He further reveals about his famous disagreement with his father-in-law, “The time has come to stop covering up what really is going on… I submitted to (Rousas J. Rushdoony’s) Chalcedon Report my monthly essay… Rushdoony sent it back and insisted that I rewrite it, saying that it was heretical, and even worse. I refused to rewrite it. I did not insist that he publish it; I just refused to rewrite it… he submitted a protest to our church elders informing them of our heresy, and asking them to discipline us (North and James Jordan) both… they replied that (the article) was somewhat peculiar but certainly not heretical… (Rushdoony) then publicly fired me and Jordan from the Chalcedon Report… What is this disagreement all about? It is (local church) Tyler’s disagreement with Mr. Rushdoony about the requirement of local church attendance and taking the Lord’s Supper…” (Pg. 334-336)
This book will be “must reading” for people wanting “in-depth” information about the Christian Reconstruction/Theonomy debate.”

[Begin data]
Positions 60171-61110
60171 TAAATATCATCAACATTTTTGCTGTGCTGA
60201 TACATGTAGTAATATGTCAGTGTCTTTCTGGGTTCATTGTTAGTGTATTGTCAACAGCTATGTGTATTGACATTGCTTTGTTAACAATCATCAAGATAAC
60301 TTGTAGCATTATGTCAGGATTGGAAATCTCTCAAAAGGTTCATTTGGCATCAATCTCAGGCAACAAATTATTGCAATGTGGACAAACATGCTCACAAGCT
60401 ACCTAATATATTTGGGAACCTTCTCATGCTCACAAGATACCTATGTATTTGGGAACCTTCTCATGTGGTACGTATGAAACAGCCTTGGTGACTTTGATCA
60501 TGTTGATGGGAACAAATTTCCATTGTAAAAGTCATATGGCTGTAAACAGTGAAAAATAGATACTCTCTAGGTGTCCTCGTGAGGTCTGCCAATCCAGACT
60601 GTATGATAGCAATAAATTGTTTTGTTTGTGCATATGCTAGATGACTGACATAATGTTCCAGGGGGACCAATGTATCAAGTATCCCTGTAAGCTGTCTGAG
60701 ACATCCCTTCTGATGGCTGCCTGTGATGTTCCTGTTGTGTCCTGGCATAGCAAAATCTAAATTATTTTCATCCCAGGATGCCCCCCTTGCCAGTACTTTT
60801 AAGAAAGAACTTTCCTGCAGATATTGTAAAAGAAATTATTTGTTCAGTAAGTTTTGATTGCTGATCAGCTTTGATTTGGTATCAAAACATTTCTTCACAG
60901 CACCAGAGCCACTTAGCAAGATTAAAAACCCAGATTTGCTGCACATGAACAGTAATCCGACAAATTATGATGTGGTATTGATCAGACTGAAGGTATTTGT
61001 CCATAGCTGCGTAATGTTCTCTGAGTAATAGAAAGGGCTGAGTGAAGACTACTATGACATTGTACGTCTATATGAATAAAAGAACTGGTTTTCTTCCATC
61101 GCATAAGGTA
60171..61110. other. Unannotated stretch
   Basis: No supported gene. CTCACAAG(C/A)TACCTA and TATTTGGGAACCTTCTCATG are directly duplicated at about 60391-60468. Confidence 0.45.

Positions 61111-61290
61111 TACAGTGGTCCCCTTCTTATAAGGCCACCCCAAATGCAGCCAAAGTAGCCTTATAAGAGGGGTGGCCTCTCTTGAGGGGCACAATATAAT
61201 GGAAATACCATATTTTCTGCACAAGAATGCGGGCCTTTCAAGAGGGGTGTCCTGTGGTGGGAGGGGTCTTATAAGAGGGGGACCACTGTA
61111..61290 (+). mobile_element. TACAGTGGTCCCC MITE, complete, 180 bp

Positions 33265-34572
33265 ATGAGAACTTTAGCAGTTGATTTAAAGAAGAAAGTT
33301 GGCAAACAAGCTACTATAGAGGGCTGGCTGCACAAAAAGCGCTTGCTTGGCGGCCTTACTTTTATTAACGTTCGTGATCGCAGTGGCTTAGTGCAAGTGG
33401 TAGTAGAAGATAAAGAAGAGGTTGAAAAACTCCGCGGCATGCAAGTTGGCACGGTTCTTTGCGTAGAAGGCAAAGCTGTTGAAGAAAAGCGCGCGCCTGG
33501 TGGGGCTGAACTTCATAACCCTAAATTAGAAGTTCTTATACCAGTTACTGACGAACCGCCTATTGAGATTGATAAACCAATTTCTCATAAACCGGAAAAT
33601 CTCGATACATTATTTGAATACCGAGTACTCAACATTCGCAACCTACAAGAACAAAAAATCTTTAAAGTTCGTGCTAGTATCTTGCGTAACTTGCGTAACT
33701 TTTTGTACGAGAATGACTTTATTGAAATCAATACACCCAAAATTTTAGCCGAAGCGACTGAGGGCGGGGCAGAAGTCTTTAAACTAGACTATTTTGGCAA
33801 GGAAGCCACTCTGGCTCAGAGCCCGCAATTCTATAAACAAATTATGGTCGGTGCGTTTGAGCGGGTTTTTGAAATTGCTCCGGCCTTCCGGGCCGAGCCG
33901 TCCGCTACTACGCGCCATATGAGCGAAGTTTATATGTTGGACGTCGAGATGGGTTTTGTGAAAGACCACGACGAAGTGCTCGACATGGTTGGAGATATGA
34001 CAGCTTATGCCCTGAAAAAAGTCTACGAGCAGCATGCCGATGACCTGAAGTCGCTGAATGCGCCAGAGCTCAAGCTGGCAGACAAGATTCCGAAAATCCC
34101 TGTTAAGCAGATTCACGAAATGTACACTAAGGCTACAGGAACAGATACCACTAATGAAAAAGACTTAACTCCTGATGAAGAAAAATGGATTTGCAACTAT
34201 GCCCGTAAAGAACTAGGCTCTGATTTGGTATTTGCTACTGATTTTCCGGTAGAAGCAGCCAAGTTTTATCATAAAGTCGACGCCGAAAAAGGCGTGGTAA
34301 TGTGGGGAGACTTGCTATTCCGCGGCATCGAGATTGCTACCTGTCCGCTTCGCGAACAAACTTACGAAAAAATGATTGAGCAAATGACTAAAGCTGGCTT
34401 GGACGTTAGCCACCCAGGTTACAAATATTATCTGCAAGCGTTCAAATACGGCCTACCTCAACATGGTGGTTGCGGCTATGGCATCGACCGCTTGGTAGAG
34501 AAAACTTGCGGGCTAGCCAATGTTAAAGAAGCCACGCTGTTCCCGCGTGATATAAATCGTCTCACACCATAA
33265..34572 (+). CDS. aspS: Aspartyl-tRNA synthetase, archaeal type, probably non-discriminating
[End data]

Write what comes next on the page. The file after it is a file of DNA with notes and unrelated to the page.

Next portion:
Author Greg L. Bahnsen was the scholar-in-residence at the Southern California Center for Christian Studies and an ordained minister iin the Orthodox Presbyterian Church. He received his Ph.D. in philosophy from the University of Southern California, specializing in the field of epistemology (theory of Knowledge). He also received M.Div. and Th.M. degrees from Westminster Theological Seminary, Philadelphia. Dr. Bahnsen was the author of numerous books and published articles and was a popular conference speaker. He was also a renowned public debater as evidenced in his interchanges with Muslims, Roman Catholics, Jews, and atheists. A complete list of his over 1,700 audio tapes, videos, articles, and books is available from the Covenant Media Foundation.
Christianbook.com description: More than a simple Cook’s tour of an influential apologist, Greg Bahnsen presents Van Til’s theology as he actually wrote it, but with the added commentary necessary to bridge the gap between the perceived audience of the writer and the layman. Bahnsen doesn’t oversimplify, but gives true commentary and context to spotlight the material in a way that even long-time Van Til readers will find refreshing.